There’s been a lot of media coverage of the board and the superintendent. Has it been fair?
“I mostly focus on the articles that might involve the board candidates. Things that are happening inside the meeting that I didn’t like, regardless of what anything thinks of Dr. Weninger, what happens in closed session- that’s not a place to put someone in a place of being ridiculed. That’s just not professional. Some of what Lisa Totten says is really cutting; if anyone would have had that said to them if would have made you feel bad. Me, being there in the audience, I felt embarrassed just to be in the room. I couldn’t believe she was cutting down someone that was a member of the team, regardless if they’re good or bad. It’s all a team effort there. And that’s coming back to compromise; true compromising is changing your viewpoints. If you can’t do that, that board member is not really effective.”
How much influence do you think the teachers’ union should have over the board?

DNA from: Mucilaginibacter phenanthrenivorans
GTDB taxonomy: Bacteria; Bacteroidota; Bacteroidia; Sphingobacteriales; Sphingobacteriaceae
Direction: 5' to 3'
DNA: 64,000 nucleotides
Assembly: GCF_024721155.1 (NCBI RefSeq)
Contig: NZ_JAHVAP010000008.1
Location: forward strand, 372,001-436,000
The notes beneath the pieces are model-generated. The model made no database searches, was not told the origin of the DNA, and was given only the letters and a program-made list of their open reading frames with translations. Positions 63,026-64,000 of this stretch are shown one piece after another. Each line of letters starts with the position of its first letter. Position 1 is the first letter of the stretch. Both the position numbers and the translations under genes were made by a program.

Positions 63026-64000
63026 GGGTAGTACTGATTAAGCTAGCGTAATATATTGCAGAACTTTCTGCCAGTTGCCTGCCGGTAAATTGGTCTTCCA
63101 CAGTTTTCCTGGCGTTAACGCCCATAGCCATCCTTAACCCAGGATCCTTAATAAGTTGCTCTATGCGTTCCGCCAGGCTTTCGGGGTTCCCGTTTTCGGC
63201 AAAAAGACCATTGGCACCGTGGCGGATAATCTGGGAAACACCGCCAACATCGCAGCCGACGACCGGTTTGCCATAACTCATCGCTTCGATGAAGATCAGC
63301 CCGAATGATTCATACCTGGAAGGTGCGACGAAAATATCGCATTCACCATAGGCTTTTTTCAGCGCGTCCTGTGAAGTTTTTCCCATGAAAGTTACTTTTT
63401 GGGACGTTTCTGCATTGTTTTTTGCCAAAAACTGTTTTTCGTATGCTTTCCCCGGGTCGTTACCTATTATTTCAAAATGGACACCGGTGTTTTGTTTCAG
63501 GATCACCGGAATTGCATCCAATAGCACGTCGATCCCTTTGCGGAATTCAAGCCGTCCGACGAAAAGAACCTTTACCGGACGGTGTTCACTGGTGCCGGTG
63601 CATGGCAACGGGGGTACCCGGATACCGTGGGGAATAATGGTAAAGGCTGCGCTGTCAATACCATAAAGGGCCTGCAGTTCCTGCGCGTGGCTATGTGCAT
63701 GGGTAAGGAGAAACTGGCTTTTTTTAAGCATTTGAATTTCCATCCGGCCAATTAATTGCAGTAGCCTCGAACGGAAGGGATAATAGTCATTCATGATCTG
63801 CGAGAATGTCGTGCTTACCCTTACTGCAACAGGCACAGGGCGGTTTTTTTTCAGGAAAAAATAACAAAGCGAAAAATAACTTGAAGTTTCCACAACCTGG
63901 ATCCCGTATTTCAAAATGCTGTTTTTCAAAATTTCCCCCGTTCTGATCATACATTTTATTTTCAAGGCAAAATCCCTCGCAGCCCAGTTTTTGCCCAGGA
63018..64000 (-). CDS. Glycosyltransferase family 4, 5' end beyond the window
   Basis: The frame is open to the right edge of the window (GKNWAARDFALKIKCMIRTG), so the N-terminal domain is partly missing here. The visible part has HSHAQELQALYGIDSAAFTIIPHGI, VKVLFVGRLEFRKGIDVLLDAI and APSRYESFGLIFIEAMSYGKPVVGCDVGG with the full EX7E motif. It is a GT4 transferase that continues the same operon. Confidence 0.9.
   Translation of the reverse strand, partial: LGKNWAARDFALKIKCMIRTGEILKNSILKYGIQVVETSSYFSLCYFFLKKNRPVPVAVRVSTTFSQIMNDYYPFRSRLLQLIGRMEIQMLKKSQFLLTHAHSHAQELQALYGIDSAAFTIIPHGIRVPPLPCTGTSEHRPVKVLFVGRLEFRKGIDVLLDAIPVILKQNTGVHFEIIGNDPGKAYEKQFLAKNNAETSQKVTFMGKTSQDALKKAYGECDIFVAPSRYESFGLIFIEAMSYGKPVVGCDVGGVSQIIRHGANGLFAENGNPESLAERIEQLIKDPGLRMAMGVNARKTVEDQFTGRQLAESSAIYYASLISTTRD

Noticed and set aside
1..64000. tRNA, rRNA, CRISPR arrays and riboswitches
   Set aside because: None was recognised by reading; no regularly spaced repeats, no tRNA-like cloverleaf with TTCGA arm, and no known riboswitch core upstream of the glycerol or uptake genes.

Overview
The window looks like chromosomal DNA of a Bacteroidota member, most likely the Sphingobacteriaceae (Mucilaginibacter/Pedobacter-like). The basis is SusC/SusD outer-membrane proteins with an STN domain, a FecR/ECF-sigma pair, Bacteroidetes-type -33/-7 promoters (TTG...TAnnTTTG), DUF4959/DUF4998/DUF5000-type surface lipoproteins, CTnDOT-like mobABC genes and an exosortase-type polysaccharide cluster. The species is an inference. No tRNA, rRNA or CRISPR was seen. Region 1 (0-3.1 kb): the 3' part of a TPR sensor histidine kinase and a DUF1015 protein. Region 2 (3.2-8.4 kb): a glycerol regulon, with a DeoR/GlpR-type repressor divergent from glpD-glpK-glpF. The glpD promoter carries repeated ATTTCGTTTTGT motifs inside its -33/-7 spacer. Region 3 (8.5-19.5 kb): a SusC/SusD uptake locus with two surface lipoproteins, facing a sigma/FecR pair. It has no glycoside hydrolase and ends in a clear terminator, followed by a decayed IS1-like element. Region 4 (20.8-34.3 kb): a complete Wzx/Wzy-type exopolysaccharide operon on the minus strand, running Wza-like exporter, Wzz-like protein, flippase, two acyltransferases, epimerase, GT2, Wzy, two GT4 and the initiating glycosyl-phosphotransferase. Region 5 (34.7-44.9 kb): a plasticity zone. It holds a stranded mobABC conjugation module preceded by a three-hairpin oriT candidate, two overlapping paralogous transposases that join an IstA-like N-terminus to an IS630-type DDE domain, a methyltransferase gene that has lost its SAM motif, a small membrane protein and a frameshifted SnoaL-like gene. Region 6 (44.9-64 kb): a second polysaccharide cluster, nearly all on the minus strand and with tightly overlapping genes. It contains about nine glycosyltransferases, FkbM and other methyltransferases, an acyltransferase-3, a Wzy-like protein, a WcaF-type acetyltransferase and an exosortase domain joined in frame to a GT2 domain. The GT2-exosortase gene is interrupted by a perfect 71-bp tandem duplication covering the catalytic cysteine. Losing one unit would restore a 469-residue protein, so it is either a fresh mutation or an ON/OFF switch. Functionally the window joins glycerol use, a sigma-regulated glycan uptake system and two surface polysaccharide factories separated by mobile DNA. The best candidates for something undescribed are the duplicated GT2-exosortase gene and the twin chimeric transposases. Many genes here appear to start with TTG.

“They need to give some because if the board doesn’t have the information from the teachers’ union they can’t make good decisions. The board has to have information from everywhere. Getting a viewpoint from the teachers’ union is very beneficial when you’re taking something from the administration side so you can balance out the information you’re given. Maybe the teachers’ union is speaking out more and trying to influence things in their direction. At one meeting, some teachers came up to speak to talk about how they’re doing so much work outside of their regular hours and how they should be compensated for it to show that we appreciate what they’re doing. They didn’t want additional staff; they wanted a pay increase. Yes, maybe they do need to compensated in some way, but my former 6th grade teacher Sue Hall told me about all the times she used to work outside of regular hours all the time to make her classroom better. She didn’t expect anything extra- she knew that was part of the job. Just like myself; when I go home tonight I do things off the clock, all my volunteer work. It’s about where you want to put your extra time. It’s the teachers’ responsibility to make sure the lesson plan works, and if they can’t finish it at school for whatever reason, then yeah, they’re going to have to carry it home with them. Even with my experience in the city’s transit office working the drunk bus. We have a lot of issues with college kids doing things they shouldn’t on the bus. So on my own time, I sat down on that bus for about two hours and came up with a list, a protocol, on how to deal with that and I gave it to my supervisor. That’s my nature, if I see things I think I can help improve.”